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UNC Study: New Mothers Not Screened for Depression

Posted May 31, 2007

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— A new study suggests a majority of doctors are not probing new mothers for signs of postpartum depression.

Of the 228 physicians responding to the survey who said they had seen women for postpartum visits in the previous three months, 79 percent said they were unlikely to formally screen the patients for depression.

Symptoms of postpartum depression include extreme fatigue, loss of pleasure in daily life, sleeplessness, sadness, tearfulness, anxiety, hopelessness, feelings of worthlessness and guilt, irritability, appetite change and poor concentration.

"We believe that it is very important that physicians work some type of depression screening into postpartum visits," said Betsy Sleath, lead author of the study and a professor in UNC's School of Pharmacy. "Perhaps even more important, women shouldn't be afraid or embarrassed to raise this issue with their doctor. We're expected by society to be happy when we have a child so sometimes it's hard to talk about the fact that women feel sad, or that it's hard being a new mother."

Physicians and other health care professionals use a variety of tools such as a patient health questionnaire and the Edinburgh Postnatal Depression Scale to determine a woman's risk of postpartum depression.

Dr. Bradley Gaynes, one of the study's co-authors and a psychiatrist with UNC Health Care, said checking for signs of depression can be as simple as asking a new mother two questions:

  • Has your interest in your usual activities changed?
  • Do you feel depressed or hopeless?


"We recognize that physicians must cope with many demands on their time," Gaynes said. "But depression is one of the most common postpartum complications, and a postpartum depression needs to be identified before it can be treated. We encourage clinicians to always check for signs of depression during postpartum visits. These questions represent the core symptoms of a major depressive disorder."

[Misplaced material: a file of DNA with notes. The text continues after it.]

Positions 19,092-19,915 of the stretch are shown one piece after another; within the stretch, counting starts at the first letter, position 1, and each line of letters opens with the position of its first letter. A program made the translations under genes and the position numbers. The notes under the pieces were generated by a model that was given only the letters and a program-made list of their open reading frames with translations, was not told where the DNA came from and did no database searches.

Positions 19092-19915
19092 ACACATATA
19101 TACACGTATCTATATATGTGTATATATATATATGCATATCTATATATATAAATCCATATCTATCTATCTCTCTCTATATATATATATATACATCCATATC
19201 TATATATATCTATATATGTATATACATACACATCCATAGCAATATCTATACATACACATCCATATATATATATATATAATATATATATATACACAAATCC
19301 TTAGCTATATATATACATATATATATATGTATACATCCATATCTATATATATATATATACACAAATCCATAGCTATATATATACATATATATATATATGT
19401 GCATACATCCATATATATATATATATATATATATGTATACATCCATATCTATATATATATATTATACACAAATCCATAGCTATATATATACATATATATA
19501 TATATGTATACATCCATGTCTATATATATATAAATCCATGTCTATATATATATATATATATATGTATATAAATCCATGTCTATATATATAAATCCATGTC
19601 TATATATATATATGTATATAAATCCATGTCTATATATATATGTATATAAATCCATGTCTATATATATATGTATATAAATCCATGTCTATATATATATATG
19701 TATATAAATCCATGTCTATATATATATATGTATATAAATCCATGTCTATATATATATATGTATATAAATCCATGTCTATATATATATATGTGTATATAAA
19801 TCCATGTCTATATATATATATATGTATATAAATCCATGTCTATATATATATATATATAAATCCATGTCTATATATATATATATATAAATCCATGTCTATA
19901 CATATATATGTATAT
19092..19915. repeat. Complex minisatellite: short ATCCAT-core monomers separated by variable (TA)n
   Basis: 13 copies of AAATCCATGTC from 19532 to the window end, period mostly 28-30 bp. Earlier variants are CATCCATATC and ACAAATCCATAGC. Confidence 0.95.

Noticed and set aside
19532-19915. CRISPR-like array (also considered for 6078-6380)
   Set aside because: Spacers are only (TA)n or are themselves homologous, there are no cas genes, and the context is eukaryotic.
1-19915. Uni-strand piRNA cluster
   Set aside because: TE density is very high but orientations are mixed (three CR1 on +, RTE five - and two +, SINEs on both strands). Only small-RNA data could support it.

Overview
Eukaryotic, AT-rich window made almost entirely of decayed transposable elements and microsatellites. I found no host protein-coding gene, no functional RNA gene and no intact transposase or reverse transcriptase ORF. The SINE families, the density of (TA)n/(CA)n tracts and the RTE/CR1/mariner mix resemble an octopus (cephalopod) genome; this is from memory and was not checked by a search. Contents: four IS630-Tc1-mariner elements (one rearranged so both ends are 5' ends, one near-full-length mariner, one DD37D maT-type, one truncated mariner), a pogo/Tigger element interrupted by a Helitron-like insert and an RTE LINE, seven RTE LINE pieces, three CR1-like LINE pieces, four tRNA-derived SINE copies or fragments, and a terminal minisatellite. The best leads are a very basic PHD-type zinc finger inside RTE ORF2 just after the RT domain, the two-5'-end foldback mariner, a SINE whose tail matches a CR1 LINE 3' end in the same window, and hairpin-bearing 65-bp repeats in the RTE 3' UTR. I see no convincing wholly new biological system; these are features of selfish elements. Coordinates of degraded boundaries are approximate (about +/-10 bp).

An estimated 13 percent of new mothers are affected by postpartum depression. The study, conducted by researchers at the University of North Carolina at Chapel Hill, will be published June 6 in the North Carolina Medical Journal.

6 Comments

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  • doinbizzness Jun 2, 2007

    Lets put some more depressed women on some more antidepressants and really watch them go crazy...... not good....it is just like hyper active kids "which is how we were labled as children" now they are called A.D.H.D. and givin' dope and turned into zombies. so everytime a new mother tells a doctor she is feeling depressed she will be diagnosed as having post partum depression and givin some dope......pretty soon the men of the house will need to start drinking because the wife and kids have all the good dope and he is labeled a substance abuser.

  • Bleu Jun 2, 2007

    Doctors & closely associated healthcare professionals do not care! I reached out numerous times following delivery of my 2nd child. My post pardom concerns were plainly ignored during my post delivery recovery. Bleu

  • At Work Jun 1, 2007

    The doctors dont care, when I had my little girl a year ago I bleeded for 8 months straight went to doctor, hospital etc. and nothing. Im no med student but what they say is normal I knew was not. So I changed doctor and by that time was anemic but the new doctor fixed everything. It just showed me that they dont read the records and they are to buzy to care!!

  • 6strings Jun 1, 2007

    I wonder what Tom Cruise thinks. Sorry, couldn't resist. I'm not making light of this very serious issue. It should be given much more attention.

  • jenstog May 31, 2007

    I agree- should of been brought up a long time ago.

  • anastasia May 31, 2007

    It's very sad to see this still happening. With all the stories we see on TV of mothers killing their babies/children, it would seem this *should be* a very important part of post partum check-ups.